I have some really good pictures to send you too. I think I will probably have to send them in a separate email, so I will do that in a bit.  There are a few of the apartment, which is, I'm told, one of the nicest in the mission (We have a washing machine!!!), and some of us riding on the top of a jeepney to get back from conference.  What I've learned about jeepneys is that there is always more room on them.  They will put stools in the middle aisle and put a wooden plank across the back, and let people hold on to the back and even ride on top like we did.  I really enjoy riding in them nonetheless, and it seems like a good place to find people to teach. 

I haven't been yet, but there is what they call the Super Mall in Naga, and apparently it is like being in America, so I am excited for that.  We will probably go next Monday, which is pday, but I guess it is Sunday back home.  I think if I came and emailed earlier then we would be able to have somewhat of a conversation. It is about three o' clock here. We are actually emailing from this little net cafe called Louie's Nook Net Cafe. They have these kind of places all over.  Apparently, the people here are really into games like World of Warcraft and stuff like that.  

It is really hot here when it doesn't rain.  It hasn't rained since Saturday (I still don't know anything about a typhoon...), and so it is pretty warm out... I think I am starting to get used to being really, really sweaty all of the time. It really seems like a different planet here.  It is weird.  It always has a jungly smell, kind of like how I remember it smelling in Nigeria. (Jungly probably isn't a word, but hopefully you know what I mean.) There is also a guy who comes by our little back road area every morning usually between 5:30 and 6:30 am to sell his pandasal/pandesal bread.  He has a horn that he honks when he comes by that always wakes everyone up. None of us have tried his bread yet, but I guess we just don't want to encourage him.  We do like to eat at the Atlantic Bakery. I like to get maligaya bread (which means happy bread). It is like a roll with sweet red stuff inside, it is pretty good. I am in the process of trying all of the different things they have still.  

What is really strange to me here still is when you go by someone's tiny little run-down house and they are blasting American pop music or watching TV.  I think almost everyone has a TV, or at least a radio.  I have heard a lot of pop music just walking around and in some of the jeepneys. I really hope I can get used to it here quickly. Most say the first week is the worst and then I will be used to it by the time my first month is over.  

Hopefully you enjoy the pics.  If you have any questions about what is in them, let me know, because it was going to take too long to put writing in the email with the pics. It is going to be really awesome when I get to show you around here in a few years.  We will probably get a lot of "Hey, Joe!"s. That is what they say when they see someone white... I usually get one or two every day. I finally understand the name of that food truck.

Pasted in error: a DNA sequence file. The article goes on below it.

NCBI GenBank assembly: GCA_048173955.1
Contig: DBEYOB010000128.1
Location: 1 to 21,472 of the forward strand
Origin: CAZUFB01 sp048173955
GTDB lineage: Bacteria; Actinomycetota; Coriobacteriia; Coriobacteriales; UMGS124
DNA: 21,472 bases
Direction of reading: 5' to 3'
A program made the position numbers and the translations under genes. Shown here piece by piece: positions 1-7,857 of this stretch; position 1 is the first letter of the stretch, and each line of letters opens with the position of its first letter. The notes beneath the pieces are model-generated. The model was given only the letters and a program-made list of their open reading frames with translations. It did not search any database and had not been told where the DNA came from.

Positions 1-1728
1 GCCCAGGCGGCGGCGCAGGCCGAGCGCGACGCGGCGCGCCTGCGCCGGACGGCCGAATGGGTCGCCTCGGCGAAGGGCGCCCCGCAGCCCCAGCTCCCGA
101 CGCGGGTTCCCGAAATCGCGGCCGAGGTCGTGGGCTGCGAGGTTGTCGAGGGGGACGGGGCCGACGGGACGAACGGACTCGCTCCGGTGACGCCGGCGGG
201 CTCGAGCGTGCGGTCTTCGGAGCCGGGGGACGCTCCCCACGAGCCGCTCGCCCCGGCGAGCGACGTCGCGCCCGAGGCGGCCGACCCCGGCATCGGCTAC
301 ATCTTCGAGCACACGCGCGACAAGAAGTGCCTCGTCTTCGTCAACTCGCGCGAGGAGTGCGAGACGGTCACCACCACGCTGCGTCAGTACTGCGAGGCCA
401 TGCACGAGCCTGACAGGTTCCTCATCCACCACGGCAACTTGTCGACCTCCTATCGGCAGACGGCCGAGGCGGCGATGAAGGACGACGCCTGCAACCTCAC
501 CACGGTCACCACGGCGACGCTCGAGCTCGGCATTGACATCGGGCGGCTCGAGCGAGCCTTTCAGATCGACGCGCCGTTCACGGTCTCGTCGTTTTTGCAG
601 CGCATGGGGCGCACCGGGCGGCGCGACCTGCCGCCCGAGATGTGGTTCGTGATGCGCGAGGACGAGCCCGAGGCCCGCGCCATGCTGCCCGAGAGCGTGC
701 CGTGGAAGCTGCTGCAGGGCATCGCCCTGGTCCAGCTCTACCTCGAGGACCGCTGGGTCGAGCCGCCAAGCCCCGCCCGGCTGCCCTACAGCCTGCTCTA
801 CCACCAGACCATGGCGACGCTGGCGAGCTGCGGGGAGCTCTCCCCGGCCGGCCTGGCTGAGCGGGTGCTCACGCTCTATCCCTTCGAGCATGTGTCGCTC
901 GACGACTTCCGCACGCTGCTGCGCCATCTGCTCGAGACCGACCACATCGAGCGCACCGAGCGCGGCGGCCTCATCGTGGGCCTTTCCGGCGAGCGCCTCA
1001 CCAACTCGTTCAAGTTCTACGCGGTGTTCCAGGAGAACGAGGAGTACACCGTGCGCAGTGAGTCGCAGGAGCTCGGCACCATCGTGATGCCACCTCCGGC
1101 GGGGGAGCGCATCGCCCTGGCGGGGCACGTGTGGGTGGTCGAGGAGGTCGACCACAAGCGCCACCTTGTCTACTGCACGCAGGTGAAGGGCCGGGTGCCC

I love you all so much, and I miss you tons!
Until next week,
Elder Benjamin Merrill

October 5, 2013

We just walked to the main campus for conference, it is like 33 degrees here... so cold... Somehow I still managed to sweat like crazy underneath my jacket.   I don't know why they aren't showing it at the West campus anywhere... The west campus is pretty cool though.  We get to go to a few of the restaurants in this little strip mall nearby. There is a Jamba Juice, a burger place, a subzero ice cream, and a few other places that I probably will never eat at because we are leaving.  I am pretty nervous for the traveling, but it will probably be ok, right? Thank you so much for all of the packages too. I love the shoes and they seem like they fit really well. 

I'm not really sure what time I am going to call, especially because I don't have my travel plans with me right now... It will probably be in the morning around 9 UTAH time... I'm not really sure what else to do about timing.  Dad gave me some great tips about traveling overseas though.  I can't believe all of the pickpockets there must be everywhere else... I will definitely keep my real wallet in my pouch, but I don't have an extra fake wallet... I am going to try and email a bunch of pics that we took with our teachers and stuff next and then I will probably email again between sessions of conference. 

I hope you got the pics. We are getting ready to watch the next session of general conference right now.  I think the first session this morning was one of the best experiences I've ever had watching conference. I miss watching it with everyone at home, but for a little while, it almost felt like I was.  My favorite talk was one given by President Uchtdorf that was basically an invitation for those who are falling away/ have fallen away from the church for them to come back... He talked about all of the wonderful things that the church does, and how many things that members are asked to do and how they still do them.  There was one quote that stuck out a lot for me in the talk. It was something like "Doubt your doubts before you doubt your faith."